A few things that I learned was I needed a “Hoodman”. This is a little viewfinder shade for the camera meant for extreme outdoor lighting. I didn’t bring this to the shoot and could not leave, for fear I would miss the event.  As I always tell my students, plan ahead of time what shots you will really need and want for your video. In my case, I took the advice but did not prepare to not be able to see what I was shooting.

Another lesson learned, I do not suggest for your first project you shoot a sporting event. Balls are hard to follow and players are too. When shooting an event that you can not go back and shoot again (which is normal in broadcast), it is really important to plan. Inevitably, though something will go wrong, just know that.

I edited the video in Adobe Premiere CS6. My professional editing back round is still from the old days of linear editing. Oh, how I miss that. I still know how badly I want a story to look and sound like but it doesn’t always come out that way. I like Premiere and teach it to my students. Audio is always the challenge for many of them, including myself. Poor audio will break your story, so it is really important to shoot good audio as well as edit in the 6-12 range. In this assignment, I learned how important it is to have the shots you need. I did not shoot a lot of close ups. As I explained, I couldn’t see what I was shooting.

If I shot this all over again, I would have gotten close up shots of the ball, more close ups of maybe someone blowing a whistle too. I tell my students over and over get close ups for cut away shots!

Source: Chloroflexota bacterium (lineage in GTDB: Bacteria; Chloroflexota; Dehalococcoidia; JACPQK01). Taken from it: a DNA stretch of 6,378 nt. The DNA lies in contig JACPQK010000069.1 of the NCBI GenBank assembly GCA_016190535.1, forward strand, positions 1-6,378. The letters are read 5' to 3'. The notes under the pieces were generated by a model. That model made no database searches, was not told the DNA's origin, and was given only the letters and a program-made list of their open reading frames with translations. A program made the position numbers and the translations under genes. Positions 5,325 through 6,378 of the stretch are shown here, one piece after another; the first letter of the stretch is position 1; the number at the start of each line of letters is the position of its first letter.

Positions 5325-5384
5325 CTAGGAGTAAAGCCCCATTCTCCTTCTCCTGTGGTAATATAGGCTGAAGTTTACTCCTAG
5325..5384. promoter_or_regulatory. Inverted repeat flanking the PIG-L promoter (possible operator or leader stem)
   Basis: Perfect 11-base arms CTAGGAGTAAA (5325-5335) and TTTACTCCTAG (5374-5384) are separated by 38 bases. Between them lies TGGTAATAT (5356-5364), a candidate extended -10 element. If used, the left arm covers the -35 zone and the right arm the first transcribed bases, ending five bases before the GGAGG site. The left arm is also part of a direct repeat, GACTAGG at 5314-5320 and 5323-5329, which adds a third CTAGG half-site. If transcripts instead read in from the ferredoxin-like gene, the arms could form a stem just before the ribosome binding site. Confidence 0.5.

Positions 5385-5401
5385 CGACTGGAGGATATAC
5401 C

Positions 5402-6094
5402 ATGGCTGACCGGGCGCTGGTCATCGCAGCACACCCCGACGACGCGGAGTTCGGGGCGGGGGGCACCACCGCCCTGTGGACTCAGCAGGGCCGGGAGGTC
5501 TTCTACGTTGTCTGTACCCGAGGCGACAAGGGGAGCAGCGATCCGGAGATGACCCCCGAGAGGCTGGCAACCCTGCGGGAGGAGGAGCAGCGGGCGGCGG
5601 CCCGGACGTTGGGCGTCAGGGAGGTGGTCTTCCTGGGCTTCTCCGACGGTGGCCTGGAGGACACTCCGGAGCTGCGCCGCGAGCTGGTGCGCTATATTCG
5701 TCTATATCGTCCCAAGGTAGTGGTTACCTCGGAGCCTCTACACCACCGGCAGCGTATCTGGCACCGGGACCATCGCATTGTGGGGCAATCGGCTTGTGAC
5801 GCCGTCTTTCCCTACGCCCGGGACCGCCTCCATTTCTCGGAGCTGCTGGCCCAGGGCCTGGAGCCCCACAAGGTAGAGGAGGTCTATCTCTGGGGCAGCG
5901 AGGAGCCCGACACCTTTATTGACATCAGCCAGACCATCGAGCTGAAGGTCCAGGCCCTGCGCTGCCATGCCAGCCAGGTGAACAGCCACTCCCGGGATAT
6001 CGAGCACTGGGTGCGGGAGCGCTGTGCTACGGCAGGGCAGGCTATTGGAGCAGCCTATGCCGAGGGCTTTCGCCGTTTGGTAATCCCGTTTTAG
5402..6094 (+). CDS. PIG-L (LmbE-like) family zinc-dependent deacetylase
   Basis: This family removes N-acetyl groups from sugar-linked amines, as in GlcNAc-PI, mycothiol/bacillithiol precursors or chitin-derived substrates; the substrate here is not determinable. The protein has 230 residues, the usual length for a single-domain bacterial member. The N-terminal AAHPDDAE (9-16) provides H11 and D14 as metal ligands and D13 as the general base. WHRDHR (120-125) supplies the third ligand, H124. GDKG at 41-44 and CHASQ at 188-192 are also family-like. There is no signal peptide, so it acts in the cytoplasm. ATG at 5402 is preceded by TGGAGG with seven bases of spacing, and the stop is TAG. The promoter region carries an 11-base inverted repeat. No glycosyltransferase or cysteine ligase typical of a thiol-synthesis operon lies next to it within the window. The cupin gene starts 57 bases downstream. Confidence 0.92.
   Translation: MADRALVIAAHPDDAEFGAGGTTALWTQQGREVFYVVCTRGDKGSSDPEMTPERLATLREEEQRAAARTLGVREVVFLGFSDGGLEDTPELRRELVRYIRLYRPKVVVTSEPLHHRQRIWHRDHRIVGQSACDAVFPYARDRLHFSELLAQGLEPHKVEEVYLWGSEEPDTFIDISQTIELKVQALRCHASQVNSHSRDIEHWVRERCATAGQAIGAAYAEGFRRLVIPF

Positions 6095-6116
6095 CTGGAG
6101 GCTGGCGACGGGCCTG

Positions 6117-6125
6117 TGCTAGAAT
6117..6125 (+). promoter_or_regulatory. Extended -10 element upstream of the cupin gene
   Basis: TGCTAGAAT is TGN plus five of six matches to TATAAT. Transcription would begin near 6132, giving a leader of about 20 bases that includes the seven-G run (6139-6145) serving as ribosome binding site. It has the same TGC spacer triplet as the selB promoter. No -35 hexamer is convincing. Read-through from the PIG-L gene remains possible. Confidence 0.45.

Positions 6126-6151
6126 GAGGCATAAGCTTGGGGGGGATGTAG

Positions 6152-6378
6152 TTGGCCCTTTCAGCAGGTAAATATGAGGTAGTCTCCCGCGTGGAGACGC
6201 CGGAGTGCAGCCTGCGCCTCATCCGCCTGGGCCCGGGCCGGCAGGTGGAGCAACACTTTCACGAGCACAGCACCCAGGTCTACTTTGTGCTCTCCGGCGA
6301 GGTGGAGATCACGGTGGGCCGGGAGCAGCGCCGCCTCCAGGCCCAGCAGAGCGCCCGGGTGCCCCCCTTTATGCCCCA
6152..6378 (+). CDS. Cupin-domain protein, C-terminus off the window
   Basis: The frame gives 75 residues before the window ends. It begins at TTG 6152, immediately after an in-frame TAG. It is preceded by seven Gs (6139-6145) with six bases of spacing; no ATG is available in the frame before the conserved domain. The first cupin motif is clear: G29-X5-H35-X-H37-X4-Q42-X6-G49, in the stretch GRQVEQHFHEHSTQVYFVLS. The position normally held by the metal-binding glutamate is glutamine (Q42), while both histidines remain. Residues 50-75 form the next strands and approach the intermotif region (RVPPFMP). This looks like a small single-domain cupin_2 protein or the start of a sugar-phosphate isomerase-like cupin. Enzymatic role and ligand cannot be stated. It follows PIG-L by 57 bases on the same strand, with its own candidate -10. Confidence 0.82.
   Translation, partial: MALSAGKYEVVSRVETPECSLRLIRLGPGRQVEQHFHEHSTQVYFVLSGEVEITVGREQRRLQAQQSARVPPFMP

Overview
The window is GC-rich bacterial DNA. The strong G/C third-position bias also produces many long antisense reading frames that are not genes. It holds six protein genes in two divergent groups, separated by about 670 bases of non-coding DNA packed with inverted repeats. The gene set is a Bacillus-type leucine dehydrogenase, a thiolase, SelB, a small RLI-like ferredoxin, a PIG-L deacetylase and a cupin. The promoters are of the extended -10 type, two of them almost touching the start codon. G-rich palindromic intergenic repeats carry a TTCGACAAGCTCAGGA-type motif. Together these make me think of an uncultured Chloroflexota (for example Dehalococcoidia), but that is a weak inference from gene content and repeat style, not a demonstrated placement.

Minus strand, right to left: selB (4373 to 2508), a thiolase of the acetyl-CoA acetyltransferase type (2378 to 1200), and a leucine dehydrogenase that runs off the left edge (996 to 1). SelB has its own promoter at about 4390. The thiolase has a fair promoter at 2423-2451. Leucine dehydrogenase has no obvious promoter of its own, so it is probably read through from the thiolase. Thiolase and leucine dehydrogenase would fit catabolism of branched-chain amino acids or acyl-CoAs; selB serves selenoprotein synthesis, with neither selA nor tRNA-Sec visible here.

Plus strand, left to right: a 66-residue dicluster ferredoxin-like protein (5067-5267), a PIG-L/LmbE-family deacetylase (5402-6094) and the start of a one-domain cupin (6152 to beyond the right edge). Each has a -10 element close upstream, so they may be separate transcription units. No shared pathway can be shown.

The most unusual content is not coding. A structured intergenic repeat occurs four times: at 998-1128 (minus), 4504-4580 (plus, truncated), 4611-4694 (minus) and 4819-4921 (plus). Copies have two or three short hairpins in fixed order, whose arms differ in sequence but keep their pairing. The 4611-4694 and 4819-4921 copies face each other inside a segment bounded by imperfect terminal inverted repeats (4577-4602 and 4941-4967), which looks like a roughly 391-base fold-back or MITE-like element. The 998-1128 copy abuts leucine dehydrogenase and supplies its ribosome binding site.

What I love about my project is it is funny and I interviewed a lot of teachers. I let the teachers tell the story. That is what I loved. I laughed outloud watching them bite the dust on the turf and I hope you did too!

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Spicing up projects with polls, maps and timelines

In this week’s assignment for Teaching Multi Media graduate course I am taking, was to create a map, a poll and a timeline. The first thing I thought of was a few years back, a student of mine asked how to create a map that would show where every student graduating from Faith Lutheran would be attending college in the fall. This was the first year I took over the newspaper journalism class and took the newspaper online to save money on printing basically. Anyway, sadly I had no idea how to create an online map. Sabrina was upset. She had been a student of the prior journalism class for 3 years and printed that every year. Well, Sabrina I know how now!

In Google maps it is quite simple if you follow these steps;

1) Open Google Maps
2) Select My Maps
3) Add a location
4) Change colors of pin

Embed the map into WordPress took some work. You have to make sure you have the Embed code of the map. This was a simple project and if I can do it anyone can! You will find my map in a previous post. I needed some assistance with WordPress.com. The live chat people are super helpful.